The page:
86
tel jetson wrote:
the only thing that's still sort of intimidating to me about this project is cutting a hole in the wall for the exhaust.  can anybody speak to how that has worked out?  the wall in question is stick-framed with tongue and groove cedar on the inside and wooden siding on the outside.


Similar to cutting a hole for a window or dryer vent.  You cut through the siding and TG (or remove it in pieces if that seems easier), frame in a box in the wall itself to fit around the hole, and make sure you have enough thermal protection to keep hot pipe from setting dry wood on fire.  You can get triple-wall connections for ducting or stovepipe, or boxes designed to accept round stovepipe, to keep the pipe centered in the hole.  Or you can build your own with high-temp insulation and heat-resistant supports.  When we plumb these through cob walls, we sometimes stuff some perlite-cob around them.  We've used commercial triple-wall, or created simple flashing collars from scrap metal, for off-the-grid exhaust ports on RMHs.

I'm suggesting high-temp for your stove because  it's a big one with a short exhaust, so you may still be at stovepipe temperatures exiting the wall rather than the low temps that most RMH's achieve.
Erica Wisner
volunteer

Joined: Feb 10, 2009
Posts: 734
Location: Okanogan Highlands, Washington
    
  86
Tinknal wrote:
Ernie, going with the existing floor plan, I'm dealing with about 30 feet total, with one 90 degree turn.  I'm guessing , what, 4 0r 5 feet for the burn tunnel and riser?  I'm not sure how you measure the system, overall, or the exhaust part.   The exhaust will be at the corner of the house so I could go straight out or add another 90.  Should I take prevailing winds into account?  If I go straight out it would be towards the west, into the prevailing winter wind, or I could put the 90 in and exhaust to the south, which is rare to get a winter wind.


You really might want to hire Ernie to help design your stove.  This level of detail is hard to answer accurately on an open forum like this one, with the info coming in bits and pieces.

With that caveat, I will say YES, take the prevailing wind into account.  Cold wind shoving itself into your stovepipe, and vacuum on the downwind sucking air out of your house, will almost certainly give draft problems.  Straight up, downwind, or sheltered-side exhaust are all better options than into the wind.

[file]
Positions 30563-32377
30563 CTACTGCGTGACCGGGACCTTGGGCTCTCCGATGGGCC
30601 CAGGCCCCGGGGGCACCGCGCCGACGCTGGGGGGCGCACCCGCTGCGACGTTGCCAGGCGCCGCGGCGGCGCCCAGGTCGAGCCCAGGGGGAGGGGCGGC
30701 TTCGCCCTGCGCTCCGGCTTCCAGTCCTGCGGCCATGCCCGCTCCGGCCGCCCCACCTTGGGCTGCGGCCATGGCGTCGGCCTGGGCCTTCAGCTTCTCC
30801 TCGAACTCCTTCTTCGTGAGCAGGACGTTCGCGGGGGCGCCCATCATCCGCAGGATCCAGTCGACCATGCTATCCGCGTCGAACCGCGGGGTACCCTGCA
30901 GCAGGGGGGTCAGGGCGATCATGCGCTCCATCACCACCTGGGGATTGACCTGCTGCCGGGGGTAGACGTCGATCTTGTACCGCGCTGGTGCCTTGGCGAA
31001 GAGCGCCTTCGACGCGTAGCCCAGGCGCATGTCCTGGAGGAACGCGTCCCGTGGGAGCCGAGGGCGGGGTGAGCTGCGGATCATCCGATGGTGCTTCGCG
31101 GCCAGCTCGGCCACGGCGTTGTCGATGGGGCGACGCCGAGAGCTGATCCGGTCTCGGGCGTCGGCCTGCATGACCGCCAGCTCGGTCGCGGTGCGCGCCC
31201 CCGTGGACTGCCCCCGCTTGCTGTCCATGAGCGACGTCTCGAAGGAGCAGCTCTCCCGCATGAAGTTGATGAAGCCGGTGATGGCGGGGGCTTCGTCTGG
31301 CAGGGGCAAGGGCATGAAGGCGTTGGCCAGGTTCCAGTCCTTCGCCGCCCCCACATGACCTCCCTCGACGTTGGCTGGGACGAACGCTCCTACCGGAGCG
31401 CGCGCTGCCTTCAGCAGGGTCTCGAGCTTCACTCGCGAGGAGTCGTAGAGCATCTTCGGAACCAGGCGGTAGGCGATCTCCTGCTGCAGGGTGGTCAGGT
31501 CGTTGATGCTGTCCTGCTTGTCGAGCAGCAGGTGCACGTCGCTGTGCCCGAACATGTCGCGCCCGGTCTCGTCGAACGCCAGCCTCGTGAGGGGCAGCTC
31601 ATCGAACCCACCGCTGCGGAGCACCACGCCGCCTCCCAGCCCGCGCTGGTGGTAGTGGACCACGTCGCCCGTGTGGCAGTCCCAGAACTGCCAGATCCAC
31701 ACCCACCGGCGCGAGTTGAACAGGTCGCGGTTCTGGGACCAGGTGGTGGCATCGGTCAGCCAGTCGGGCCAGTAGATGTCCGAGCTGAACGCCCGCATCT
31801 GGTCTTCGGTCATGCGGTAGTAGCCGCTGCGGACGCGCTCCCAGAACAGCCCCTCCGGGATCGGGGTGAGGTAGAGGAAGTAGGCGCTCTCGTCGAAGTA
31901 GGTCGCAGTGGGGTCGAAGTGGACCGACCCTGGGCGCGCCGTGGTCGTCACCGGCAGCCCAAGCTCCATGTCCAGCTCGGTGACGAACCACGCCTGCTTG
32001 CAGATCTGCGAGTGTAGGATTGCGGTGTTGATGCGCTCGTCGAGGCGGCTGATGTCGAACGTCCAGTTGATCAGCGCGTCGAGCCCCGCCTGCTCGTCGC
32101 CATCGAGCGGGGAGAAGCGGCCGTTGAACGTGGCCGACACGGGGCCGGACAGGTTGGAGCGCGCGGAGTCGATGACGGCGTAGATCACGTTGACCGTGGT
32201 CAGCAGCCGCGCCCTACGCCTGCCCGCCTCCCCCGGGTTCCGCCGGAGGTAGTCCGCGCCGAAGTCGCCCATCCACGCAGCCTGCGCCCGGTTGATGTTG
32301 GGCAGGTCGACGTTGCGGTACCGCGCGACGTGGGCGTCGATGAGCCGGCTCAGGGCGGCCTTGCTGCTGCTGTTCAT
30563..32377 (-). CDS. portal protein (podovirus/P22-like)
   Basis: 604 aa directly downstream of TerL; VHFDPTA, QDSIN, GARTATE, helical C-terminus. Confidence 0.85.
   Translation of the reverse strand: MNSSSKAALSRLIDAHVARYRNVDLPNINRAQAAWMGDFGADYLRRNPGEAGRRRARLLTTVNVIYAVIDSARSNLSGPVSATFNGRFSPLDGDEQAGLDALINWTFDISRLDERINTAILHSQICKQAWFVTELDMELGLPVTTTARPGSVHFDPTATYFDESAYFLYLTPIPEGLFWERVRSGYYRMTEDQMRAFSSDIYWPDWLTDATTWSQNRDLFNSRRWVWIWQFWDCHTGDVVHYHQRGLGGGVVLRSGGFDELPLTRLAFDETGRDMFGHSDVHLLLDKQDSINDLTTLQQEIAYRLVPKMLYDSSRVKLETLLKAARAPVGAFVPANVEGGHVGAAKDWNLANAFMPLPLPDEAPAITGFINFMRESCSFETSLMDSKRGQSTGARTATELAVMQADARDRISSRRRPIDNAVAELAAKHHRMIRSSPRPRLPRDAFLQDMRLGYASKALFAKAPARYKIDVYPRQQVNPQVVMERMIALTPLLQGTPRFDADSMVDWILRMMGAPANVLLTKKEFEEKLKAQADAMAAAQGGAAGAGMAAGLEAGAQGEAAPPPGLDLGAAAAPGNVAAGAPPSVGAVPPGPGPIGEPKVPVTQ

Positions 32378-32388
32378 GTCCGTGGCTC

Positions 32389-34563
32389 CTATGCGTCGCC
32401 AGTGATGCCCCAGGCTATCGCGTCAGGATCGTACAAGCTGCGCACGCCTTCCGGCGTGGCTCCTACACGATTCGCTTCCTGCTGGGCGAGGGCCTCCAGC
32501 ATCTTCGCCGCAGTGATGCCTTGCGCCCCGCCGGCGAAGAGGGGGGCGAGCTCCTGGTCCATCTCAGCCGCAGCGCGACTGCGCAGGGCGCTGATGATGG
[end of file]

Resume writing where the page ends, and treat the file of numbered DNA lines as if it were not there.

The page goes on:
Joined: Nov 20, 2010
Posts: 140
Erica, thanks for your responses and let me apologize for addressing you as Ernie!
                    


Joined: Oct 23, 2011
Posts: 0
you done yet Tel? I should be headed south next week. hope to stop in and see it. Your sis was chirpin'.
Erica Wisner
volunteer

Joined: Feb 10, 2009
Posts: 734
Location: Okanogan Highlands, Washington
    
  86
Tinknal wrote:
Erica, thanks for your responses and let me apologize for addressing you as Ernie!


No worries - I didn't think you were! 

Our identities get confused sometimes, we log in from the same computer and answer questions addressed to each other.  Ernie has more hands-on practice, while I'm sometimes better at getting the explanation in writing.  Glad it's helpful!
                          


Joined: Nov 20, 2010
Posts: 140
Erica Wisner wrote:
No worries - I didn't think you were! 

Our identities get confused sometimes, we log in from the same computer and answer questions addressed to each other.  Ernie has more hands-on practice, while I'm sometimes better at getting the explanation in writing.  Glad it's helpful!


Maybe from now on I should just say Ernica, or maybe, "Hey, Wisner"............
Erica Wisner
volunteer

Joined: Feb 10, 2009
Posts: 734
Location: Okanogan Highlands, Washington
    
  86
Tinknal wrote:
Maybe from now on I should just say Ernica, or maybe, "Hey, Wisner"............


LOL
ERnie: heh, yeah ..
ERica: that'll work.
Kathleen Sanderson


Joined: Feb 28, 2009
Posts: 969
Location: Near Klamath Falls, Oregon
    
    1
LOL!  My youngest DD (the autistic one) when referring to her Uncle Mark and Aunt Sue, used to say "Unca Sue."  Ernica is better than that!

Kathleen
Clifford Reinke


Joined: Nov 26, 2010
Posts: 122
Location: Puget Sound
    
    4
Hello All,

OK, I’ve bought and read the book (and left it at my brothers house on thanksgiving..Grrr), read most of these forums, watched a ton of U-tube videos, acquired most of my supplies and tried a few mock ups.  In addition, I think I have redesigned my system about 12 times. 

My vision is an eight inch system for my small green house (12’ X 16’).  The riser is 35 inches high with an 8” interior diameter with a 13” exterior diameter (filled with a perlite/clay mix for insulation.  It will be covered by a barrel  with a 23” interior diameter.  I plan to have a 2” clearance between the top of the barrel and the riser (This will give me a 50.2 square inch opening off the riser).  The exhaust will run through a bench and use about 24’ of straight pipe, plus three 90 degree turns, and vent laterally outside to the downwind side of the green house.  The benches will be at least two feet wide to hold my soil block seed starter trays.  The benches will also be 18” high.